Do repair damaged walls and replace damaged doors that can’t be repaired.

Do replace those 1990’s glass-and-brass lighting fixtures. (They’re so unappealing that Habitat’s thrift store won’t accept them as donations!)

Do replace burned out light bulbs.

Do repaint (inside and out) where there is peeling or discolored paint.

Do replace rotted timbers on your deck, then power wash and re-stain or repaint as necessary.

Do improve curb appeal (always the first impression), including weeding and pruning and freshening the front door. (It’s true that red doors sell homes…)

Do have someone with “fresh eyes” walk through your house and identify other turn-offs. (Our stager performs that function.)

Do not replace undamaged countertops or bathroom fixtures just because they are “dated” — even those pastel colored bathtubs and sinks. (I tell buyers “You can’t buy these anymore!”)  The exception would be the toilets. A white chair height low-flow toilet can be replaced for a couple hundred dollars and installed by our handyman for $50 (but he only works for our clients).

Beyond the above advice, I tell my sellers to be strategic about major issues which they know need to be done. If these are likely to become inspection issues, don’t fix them prior to listing your home if they’re not the kind of eyesore which would deter a buyer from making an offer.

For example, I have a listing, currently under contract, which had damage to the concrete driveway. The seller was thinking he should repair it before putting the home on the market. We knew it would be an inspection issue, but by leaving it undone we could use it as a bargaining chip. Sure enough, we got under contract (well above listing price because of competing buyers), and the inspection demands included repairing the driveway. Because it was such a big expense, the buyer didn’t ask for a bunch of other repairs.  If the seller had fixed the concrete prior to listing the home, you can sure the buyer would have asked for those other repairs, but instead they were delighted that the seller agreed to pay for the concrete repair.

I have used the same strategy to save other sellers money on inspection items. For example, one seller knew that radon needed to be mitigated, but we knew that this issue (which we properly disclosed) would not deter buyers from competing for the home. Yes, it became an inspection demand, and the buyer was delighted that the seller agreed to mitigate it.

Your situation will be different, of course, and we are happy to meet with you in your home and discuss what’s needed and strategic to fix before listing. We consider such advice part of the free staging consultation we provide sellers.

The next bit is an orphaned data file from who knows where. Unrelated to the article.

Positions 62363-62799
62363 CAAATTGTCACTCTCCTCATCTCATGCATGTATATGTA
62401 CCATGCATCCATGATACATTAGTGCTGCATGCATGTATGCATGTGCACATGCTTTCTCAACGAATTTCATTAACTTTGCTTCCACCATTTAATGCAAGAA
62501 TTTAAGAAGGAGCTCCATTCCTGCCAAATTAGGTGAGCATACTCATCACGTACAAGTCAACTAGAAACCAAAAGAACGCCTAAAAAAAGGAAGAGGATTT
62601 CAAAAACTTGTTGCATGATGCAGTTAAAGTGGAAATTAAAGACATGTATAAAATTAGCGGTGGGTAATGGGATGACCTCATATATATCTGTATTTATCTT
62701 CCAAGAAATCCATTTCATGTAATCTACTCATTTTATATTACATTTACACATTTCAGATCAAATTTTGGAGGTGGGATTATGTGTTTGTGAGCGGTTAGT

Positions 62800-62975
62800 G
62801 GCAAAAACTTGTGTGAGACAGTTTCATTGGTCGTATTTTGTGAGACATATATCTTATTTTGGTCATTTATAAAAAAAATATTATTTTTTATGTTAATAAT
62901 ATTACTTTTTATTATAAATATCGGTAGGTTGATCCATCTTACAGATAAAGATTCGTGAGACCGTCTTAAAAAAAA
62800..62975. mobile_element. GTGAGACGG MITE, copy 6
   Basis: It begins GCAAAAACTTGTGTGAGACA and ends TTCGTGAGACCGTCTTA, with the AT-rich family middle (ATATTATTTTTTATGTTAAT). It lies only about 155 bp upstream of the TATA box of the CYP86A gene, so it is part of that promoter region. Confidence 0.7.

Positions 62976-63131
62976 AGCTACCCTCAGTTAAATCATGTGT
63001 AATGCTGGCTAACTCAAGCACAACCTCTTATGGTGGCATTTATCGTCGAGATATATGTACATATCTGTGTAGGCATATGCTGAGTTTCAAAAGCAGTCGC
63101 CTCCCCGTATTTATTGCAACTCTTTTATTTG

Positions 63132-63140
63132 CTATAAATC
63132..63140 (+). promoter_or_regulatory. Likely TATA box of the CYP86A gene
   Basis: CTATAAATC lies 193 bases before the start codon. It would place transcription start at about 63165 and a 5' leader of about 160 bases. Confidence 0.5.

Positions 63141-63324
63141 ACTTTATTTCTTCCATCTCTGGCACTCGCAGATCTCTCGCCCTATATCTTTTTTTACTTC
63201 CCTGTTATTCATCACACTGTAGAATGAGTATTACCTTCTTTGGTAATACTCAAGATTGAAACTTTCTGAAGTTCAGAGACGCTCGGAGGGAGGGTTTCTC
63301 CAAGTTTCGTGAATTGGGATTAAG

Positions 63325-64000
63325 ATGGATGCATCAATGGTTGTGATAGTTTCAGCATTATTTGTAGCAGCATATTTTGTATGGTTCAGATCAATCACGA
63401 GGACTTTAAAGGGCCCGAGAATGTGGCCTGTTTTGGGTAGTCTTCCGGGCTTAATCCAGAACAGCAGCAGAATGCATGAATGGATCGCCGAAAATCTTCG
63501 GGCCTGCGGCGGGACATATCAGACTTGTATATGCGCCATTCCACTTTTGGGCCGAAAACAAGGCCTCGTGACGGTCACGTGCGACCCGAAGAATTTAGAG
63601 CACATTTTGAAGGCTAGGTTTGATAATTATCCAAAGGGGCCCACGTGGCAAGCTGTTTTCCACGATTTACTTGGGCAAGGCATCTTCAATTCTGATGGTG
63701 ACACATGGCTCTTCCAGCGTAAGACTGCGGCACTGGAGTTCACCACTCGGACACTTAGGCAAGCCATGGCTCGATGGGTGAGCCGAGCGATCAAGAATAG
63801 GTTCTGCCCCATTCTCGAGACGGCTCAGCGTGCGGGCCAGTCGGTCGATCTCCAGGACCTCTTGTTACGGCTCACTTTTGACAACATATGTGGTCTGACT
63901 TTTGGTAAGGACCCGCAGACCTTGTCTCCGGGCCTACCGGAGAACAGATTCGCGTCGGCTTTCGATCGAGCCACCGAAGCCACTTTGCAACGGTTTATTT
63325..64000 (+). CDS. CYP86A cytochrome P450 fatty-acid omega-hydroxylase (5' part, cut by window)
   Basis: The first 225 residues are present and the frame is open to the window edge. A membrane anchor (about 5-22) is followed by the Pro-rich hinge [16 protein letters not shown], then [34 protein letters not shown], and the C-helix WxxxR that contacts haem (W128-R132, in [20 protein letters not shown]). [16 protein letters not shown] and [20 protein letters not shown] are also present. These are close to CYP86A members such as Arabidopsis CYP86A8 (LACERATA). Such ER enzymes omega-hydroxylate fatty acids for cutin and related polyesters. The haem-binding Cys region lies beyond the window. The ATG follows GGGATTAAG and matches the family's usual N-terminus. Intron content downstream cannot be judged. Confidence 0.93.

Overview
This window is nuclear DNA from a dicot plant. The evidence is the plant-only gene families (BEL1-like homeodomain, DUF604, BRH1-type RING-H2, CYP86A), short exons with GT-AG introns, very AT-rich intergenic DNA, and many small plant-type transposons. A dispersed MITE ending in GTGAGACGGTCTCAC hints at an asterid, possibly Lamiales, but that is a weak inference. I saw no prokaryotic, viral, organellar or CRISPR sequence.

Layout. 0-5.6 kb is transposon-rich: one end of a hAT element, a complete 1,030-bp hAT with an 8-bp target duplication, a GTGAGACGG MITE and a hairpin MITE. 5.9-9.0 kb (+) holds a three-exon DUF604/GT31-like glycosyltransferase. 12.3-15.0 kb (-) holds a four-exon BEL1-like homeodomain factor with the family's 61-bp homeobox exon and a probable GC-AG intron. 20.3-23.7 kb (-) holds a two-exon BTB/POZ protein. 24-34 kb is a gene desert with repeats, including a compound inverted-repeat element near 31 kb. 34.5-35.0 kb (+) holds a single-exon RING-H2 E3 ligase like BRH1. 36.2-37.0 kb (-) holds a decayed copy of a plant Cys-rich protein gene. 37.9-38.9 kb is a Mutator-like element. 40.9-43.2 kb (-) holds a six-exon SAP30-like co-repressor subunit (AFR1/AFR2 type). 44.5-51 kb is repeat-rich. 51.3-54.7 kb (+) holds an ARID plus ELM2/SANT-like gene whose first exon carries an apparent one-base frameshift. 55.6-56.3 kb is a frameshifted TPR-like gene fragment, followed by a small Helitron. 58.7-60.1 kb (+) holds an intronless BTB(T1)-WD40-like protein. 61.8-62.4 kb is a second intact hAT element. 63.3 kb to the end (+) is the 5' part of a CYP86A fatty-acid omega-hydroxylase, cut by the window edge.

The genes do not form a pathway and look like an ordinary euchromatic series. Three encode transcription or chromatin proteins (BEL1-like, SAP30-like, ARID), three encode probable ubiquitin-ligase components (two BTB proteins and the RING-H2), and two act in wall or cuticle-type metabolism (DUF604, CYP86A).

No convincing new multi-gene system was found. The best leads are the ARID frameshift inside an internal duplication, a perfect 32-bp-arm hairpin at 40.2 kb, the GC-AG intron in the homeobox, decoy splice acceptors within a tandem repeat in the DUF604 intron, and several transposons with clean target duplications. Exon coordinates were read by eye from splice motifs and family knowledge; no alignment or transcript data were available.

Statistics Show a Slowing Real Estate Market — But Not at Golden Real Estate

The 4½-year-long seller’s market is clearly transitioning into a “balanced” market and may be moving toward a buyer’s market by 2020, judging from statistics garnered from REcolorado, the Denver MLS.

In December, for example, the median days on market for City & County of Denver sales was 20, the highest since Feb. 2014, and the ratio of sold price to listing price was 98.5%, up from 98.3% in November, but otherwise the lowest since Feb. 2012 — nearly seven years ago.

January statistics won’t be available until early February, but a study of the 403 homes sold in the first 21 days of January shows that the median days on market is even higher — 28 days — and that the ratio of sold price to listing price has dropped to 97.2%.

The number of sold listings in December was 783, the lowest for a December since 2011. This compares to more than 1,000 sales in every December from 2014 to 2017. The number of active listings for this December was 1,605, the highest for any December since 2013.

Now let’s look at Jefferson County statistics.

In December the median days on market for Jeffco sales was 24, and the ratio of sold price to listing price was 98.6%. Both stats were the worst (relatively speaking)  since February 2014, nearby five years ago.

As with Denver, a study of the Jefferson County homes sold thus far in January shows that the median days on market will remain above 20 and that the ratio of sold price to listing price will dip even further. With 307 sales thus far and another 308 listings under contract over 20 days, I predict that the number of sold listings will be the same as or higher than January 2018, when 553 Jeffco homes were sold.  The median sold price will continue to climb, though less quickly.

Given these statistics, you can imagine our surprise at how well our own listings have performed this month. 

For example, broker associate Kristi Brunel listed a home on a busy street (usually not a good selling point) for $520,000, which was above what neighborhood comps suggested. She got it under contract for 13% more in four days. There were 60 showings and 13 offers, but there were 20 or more other offers which weren’t submitted once buyers knew how high the bidding had gone. Saturday’s open house, just hours after Friday’s big snow storm, was so busy and with so many cars parked on the street that one neighbor asked Kristi if it was a church function!